You might remember "Cops Who Spy," a story we published in September revealing the details of a secret probe conducted by the San Francisco Police Department. During that police investigation, which sprouted from 2003's Fajitagate scandal, detectives collected and studied the phone records of local journalists because we, and not cops who beat people up for their takeout, are the ones menacing the citizenry.
In a bid to discover who within the department was leaking embarrassing memos about rookie cop Alex Fagan Jr. the pugilistic son of then-assistant chief Alex Fagan the detectives scrutinized more than 2,400 phone calls made to and from reporters working in the press room at the Hall of Justice, among them journalists with the San Francisco Chronicle, Bay City News Service, KRON (Channel 4), KTVU (Channel 2), ABC (Channel 7), and KGO-AM 810 (but not SF Weekly).
No one was as surprised as we were to find that the police department didn't particularly like the story. Shortly after it ran, Deputy Chief Morris Tabak, the cop at the center of the controversy, unleashed on SF Weekly, saying during a public meeting: "The article grossly misrepresented the facts surrounding this criminal investigation. ... It is flawed and inaccurate and does not provide a balanced perspective, and does a huge disservice to this police department and the city it serves."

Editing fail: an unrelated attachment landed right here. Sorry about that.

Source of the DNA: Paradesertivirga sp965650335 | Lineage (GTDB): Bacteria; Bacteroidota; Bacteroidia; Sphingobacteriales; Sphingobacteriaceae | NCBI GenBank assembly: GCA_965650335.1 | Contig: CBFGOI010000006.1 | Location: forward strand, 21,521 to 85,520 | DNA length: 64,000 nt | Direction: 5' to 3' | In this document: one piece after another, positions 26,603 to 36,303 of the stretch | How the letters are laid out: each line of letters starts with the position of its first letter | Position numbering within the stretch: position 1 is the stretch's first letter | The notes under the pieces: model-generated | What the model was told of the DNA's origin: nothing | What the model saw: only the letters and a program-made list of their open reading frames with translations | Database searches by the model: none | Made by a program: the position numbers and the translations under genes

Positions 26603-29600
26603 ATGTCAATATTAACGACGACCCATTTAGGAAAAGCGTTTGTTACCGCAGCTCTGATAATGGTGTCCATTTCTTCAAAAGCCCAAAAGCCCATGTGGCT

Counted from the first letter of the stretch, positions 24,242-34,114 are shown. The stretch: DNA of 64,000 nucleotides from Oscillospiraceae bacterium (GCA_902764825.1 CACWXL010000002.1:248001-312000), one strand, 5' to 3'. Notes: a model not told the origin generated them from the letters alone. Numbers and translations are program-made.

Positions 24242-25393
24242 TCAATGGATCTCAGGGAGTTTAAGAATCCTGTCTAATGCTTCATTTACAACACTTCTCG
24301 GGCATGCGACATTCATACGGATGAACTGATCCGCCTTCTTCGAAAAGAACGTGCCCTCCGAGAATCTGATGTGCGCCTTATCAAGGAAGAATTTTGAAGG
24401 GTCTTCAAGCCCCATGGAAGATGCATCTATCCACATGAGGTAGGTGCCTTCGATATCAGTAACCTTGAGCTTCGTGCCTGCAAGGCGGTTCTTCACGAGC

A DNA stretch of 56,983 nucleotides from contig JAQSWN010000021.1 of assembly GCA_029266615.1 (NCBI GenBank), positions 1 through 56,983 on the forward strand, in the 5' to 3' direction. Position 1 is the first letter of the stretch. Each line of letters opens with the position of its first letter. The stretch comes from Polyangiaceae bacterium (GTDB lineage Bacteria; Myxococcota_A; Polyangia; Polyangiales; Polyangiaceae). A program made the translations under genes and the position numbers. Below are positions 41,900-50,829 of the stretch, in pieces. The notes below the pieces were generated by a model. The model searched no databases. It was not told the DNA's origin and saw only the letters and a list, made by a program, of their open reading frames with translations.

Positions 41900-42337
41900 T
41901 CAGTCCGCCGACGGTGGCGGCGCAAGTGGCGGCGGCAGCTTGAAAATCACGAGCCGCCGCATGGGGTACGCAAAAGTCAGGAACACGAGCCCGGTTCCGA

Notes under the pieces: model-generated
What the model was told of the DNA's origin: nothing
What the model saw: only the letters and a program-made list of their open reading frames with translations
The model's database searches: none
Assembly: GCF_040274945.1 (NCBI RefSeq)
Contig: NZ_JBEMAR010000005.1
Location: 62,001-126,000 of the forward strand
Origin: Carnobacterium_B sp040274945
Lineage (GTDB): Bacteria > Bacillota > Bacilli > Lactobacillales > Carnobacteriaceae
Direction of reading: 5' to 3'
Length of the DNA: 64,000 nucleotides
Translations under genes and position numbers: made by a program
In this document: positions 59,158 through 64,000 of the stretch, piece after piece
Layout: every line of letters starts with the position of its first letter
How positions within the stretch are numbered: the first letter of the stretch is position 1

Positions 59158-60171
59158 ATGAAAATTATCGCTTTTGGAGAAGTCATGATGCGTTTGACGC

(Dang. That's harsh. By the way, SF Weekly stands by the story.)
Now it seems Tabak is under the microscope again. Several sources at the Hall of Justice say the Office of Citizen Complaints, the city's police watchdog agency, is investigating Tabak and the phone-snooping probe. The office's findings can lead to punishments ranging from a written reprimand to expulsion from the force. By law, the OCC can't discuss ongoing cases, but we understand the agency has contacted several people about the matter.
Meanwhile, over at the gilded dome, local pols are also discussing the issue. On Dec. 5, Supervisor Gerardo Sandoval introduced legislation that would bar the SFPD from pulling the stunt again. "The police department is a strong institution," he said. "It doesn't need to go snooping around in this manner to get the bad guys." The Supe expects his ordinance to come up for a vote in early 2007. Until then, we recommend journalists get cozy with their cellphones.